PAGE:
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First, let's look at this slide which looks like this when scanned with no adjustments:

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When scanned with Auto Exposure, Unsharp Mask, Grain Reduction, Color Restoration, and Digital ICE, you get this result:

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Note how the dust and large scratch were removed:

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Several reviews I read about this series of Epson scanners complained about how long Digital ICE (Dust and Scratch removal) took to run. They're right, it does take a LONG time, but it's pretty amazing what it does.

Here's what the HELP file says: Compared with Dust Removal, DIGITAL ICE Technology gives you much higher correction quality in the scanned images. However, DIGITAL ICE Technology requires a large amount of system resources and a long scanning time. Therefore, try DIGITAL ICE Technology only when you cannot correct the scanned images using Dust Removal.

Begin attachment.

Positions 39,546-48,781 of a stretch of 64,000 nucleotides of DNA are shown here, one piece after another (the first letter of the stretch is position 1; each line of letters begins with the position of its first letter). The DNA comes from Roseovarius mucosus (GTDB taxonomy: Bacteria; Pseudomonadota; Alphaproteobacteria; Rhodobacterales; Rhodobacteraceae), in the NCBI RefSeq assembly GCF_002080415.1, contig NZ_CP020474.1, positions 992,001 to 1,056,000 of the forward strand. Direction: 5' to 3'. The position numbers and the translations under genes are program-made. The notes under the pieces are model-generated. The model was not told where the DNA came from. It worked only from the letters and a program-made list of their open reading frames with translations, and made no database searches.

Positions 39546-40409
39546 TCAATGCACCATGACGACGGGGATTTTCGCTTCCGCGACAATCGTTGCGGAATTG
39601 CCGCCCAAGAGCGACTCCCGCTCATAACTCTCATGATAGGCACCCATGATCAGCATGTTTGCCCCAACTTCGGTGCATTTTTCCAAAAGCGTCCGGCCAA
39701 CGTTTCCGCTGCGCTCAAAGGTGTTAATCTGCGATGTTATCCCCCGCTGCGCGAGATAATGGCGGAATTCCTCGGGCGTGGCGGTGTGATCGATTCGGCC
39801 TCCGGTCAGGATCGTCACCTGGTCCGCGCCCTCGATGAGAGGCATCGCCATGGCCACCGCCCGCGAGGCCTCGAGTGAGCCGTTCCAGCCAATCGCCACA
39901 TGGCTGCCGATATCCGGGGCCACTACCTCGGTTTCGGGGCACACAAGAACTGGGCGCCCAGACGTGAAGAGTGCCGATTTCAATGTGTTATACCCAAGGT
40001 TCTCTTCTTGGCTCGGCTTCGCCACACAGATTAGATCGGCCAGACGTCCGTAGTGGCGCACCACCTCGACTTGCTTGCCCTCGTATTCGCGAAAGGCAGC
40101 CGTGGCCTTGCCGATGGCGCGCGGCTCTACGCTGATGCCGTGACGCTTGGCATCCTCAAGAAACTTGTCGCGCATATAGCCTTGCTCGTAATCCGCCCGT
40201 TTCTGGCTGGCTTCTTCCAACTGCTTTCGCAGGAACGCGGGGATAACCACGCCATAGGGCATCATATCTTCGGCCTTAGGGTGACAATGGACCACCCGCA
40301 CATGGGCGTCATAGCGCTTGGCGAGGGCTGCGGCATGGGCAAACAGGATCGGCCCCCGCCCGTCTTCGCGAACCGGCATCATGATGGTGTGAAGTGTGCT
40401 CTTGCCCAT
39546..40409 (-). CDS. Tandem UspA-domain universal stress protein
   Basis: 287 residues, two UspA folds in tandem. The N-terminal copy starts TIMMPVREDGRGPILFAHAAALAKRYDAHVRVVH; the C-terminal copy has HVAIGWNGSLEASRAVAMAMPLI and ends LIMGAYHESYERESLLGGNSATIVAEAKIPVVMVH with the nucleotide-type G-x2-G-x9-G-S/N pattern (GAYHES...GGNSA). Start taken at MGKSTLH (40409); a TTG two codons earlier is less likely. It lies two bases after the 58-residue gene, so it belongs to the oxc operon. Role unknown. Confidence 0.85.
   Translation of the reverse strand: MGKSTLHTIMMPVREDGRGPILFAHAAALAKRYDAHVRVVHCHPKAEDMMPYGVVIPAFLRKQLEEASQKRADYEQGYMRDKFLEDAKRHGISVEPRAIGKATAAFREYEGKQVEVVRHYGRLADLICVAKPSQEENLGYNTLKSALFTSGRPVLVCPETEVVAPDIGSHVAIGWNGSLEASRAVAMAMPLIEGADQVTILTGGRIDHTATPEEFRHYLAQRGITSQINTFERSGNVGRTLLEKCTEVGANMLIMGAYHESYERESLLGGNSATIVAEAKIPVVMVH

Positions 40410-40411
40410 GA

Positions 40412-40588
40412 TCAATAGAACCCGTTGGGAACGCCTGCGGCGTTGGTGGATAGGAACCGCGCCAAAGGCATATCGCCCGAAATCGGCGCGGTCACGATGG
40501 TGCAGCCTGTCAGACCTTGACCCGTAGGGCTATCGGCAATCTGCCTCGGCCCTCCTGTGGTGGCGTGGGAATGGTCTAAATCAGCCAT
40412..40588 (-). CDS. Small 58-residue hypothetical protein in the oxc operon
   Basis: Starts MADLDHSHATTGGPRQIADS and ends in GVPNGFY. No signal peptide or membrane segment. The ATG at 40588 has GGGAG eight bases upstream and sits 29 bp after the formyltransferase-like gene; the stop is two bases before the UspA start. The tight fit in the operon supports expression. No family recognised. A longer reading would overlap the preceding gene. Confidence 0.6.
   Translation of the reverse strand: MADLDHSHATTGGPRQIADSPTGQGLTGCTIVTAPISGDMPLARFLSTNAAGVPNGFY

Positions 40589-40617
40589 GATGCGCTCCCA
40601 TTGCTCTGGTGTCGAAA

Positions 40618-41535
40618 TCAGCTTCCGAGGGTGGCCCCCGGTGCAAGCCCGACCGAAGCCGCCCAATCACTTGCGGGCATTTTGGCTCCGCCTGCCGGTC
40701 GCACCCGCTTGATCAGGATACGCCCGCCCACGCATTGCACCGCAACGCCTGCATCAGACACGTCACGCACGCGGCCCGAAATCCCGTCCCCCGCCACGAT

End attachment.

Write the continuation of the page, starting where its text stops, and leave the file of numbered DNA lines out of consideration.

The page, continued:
Some reviewers also complained about the quality of the scan when Digital ICE was used (claimed it lost sharpness and was softer) ... I experimented on lots of images and haven't seen that at all. Here's are a couple of sample images showing my daughters talking to each other through a dryer vent hose 35 years ago:

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But remember, most of the images shown here have been scaled down for this web page, the actual scans where all done at 24 Mpix (about 6000 x 4000). Here's a crop from the full size image as scanned without Digital ICE:

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As you see, there's dust all over the place. Here's the same crop from a scan using Digital ICE:

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What's even more amazing is that it's algorithm's decided that a couple of the spots were freckles, not dust and didn't remove them. As for being softer, decide for yourself; it may be a little softer, but not much and I'd hate to try to remove all the dust by hand.